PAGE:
If you’re headed for the massive beer tents at the Oktober Fest in Munich, Germany this year – have one on us and cheers! Here’s the when, where, how and what’s new questions answered, and why the Oktober fest is acutally held in September.
Dates: Sept 16 – Oct 3, 2017.
Where: Theresienwiese, a meadow just outside Munich’s city centre.
Getting there: It’s best to use public transport. There’s no parking and it’s eco-friendly.
Don’t miss: On Saturday, September 19, the Schottenhamel tent is home to the official opening ceremonies. At noon, the Mayor of Munich taps the first keg of Oktoberfest beer. And of course, there’s the famous Oktoberfest Costume and Riflemen’s Parade that happens every year on the first Sunday (starts at 10 am). The parade starts at the Josephspitalstrasse in the Munich city centre, then the parade marches along Sonnen- and Schwanthalerstrasse and to the Oktoberfest via Bavariaring. The following Sunday sees the traditional concert of the Oktoberfest brass bands at 11 am.
Opening hours: Beer Serving Hours on opening day: 12 noon – 10.30 pm. Weekdays 10 am – 10.30 pm. Saturday, Sunday & holiday 9 am – 10.30 pm. Daily closing hour: 11.30 pm. Käfers Wiesnschänke and Weinzelt open until 1 am.
The beer tents: Augustiner-Festhalle is family friendly and considered the friendliest beer tent, the Schottenhamel is one of the most important tents of the Wiesn, as everything starts inside this tent. In 1867, it was just a small beer booth with 50 seats, and has become the largest Wiesn tent with about 10,000 seats. The Weinzelt (The Wine Tent) is not about beer actually, but serves a selection of wines, Sekt (sparkling wine) and champagne. Pschorr-Bräurosl takes its entertainment seriously: a tent-own yodeler, who answers to the name “Bräurosl” ensures a good atmosphere and traditional Bavarian songs. When “Bräurosl” goes on a break, the Luwig Thoma-Musicians take up the beat and pump up the heat.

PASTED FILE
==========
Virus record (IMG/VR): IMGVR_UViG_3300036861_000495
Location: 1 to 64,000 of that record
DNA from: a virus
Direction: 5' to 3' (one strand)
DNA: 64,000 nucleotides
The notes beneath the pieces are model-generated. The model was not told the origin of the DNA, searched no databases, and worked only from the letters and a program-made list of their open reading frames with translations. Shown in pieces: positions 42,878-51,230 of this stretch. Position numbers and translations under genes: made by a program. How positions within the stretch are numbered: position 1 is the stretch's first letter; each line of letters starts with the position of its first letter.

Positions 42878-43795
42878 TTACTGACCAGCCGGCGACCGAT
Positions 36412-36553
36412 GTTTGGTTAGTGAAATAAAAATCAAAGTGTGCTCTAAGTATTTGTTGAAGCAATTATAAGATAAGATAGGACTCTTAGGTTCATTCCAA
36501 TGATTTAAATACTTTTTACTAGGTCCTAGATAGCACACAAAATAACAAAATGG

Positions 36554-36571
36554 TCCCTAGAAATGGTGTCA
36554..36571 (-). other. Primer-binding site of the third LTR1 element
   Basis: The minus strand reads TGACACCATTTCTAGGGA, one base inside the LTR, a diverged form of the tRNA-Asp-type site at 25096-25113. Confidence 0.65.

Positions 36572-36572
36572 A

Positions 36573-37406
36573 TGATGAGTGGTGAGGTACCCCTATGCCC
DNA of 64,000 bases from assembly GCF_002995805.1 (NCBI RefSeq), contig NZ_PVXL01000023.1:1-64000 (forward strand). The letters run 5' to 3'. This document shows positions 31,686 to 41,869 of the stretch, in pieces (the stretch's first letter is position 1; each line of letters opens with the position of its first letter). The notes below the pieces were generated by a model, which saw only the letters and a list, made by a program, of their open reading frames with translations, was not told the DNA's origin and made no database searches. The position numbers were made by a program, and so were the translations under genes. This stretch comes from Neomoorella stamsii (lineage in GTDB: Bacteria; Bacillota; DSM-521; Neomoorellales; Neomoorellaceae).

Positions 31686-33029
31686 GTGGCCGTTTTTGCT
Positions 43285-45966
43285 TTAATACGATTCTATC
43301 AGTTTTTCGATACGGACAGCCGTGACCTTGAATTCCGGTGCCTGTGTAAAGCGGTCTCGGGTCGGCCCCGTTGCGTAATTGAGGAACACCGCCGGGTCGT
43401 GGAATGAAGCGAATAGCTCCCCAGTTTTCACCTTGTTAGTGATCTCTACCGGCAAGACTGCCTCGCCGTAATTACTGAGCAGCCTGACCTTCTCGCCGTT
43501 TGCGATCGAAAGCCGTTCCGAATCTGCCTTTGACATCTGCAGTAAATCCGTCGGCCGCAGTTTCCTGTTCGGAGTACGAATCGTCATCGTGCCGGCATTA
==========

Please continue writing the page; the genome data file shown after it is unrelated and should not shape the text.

Food at Oktoberfest: Fischer Vroni offers an authentic grilled ‘fish on a stick’. Ochsenbraterei, where an over-dimensional ox is slowly turning on a huge spit, serves a variety of different oxen specialties. Schützen-Festzelt has the suckling pig prepared in an authentic Bavarian manner in malt beer sauce and served with potato-salad.
Price: A “Mass”, one litre of beer, will cost between €9.70 and €10.10 this year.
Where to get the best Bavarian beer:
- Augustiner: Augustiner-Festhalle, Fischer-Vroni
- Paulaner: Armbrustschützenzelt, Winzerer Fähndl, Käfer’s Wies’n Schänke
- Spaten-Franziskaner: Marstall, Schottenhamel, Ochsenbraterei/Spatenbräu-Festhalle
- Löwenbräu: Schützen-Festzelt, Löwenbräu-Festhalle
- Hacker-Pschorr: Hacker-Festzelt, Pschorr-Bräurosl
- Hofbräu: Hofbräu Festzelt
What’s new this year: The new Daemonium attraction is set up over four levels and offers a walk through a haunted house. Or try the Konga, billed as Europe’s biggest and fastest swing. At the Oide Wiesn, daredevil motorcycle drivers will show their skill at the “Original Motodrom”.
So why call it “Oktoberfest” if it begins in September?: The first Oktoberfest was held in 1810 in honor of the Bavarian Crown Prince Ludwig’s marriage to Princess Therese von Sachsen-Hildburghausen. The festivities began on October 12, 1810 and ended on October 17 with a horse race. The celebrations were repeated and, later, the festival was prolonged and moved forward to September.
Makes sense as you get better weather to enjoy the gardens outside the tents and the stroll over “die Wiesen” or the fields for much longer without feeling chilly. Historically, the last Oktoberfest weekend was in October and this tradition continues into present times.
For more information, log on to the Oktober fest site.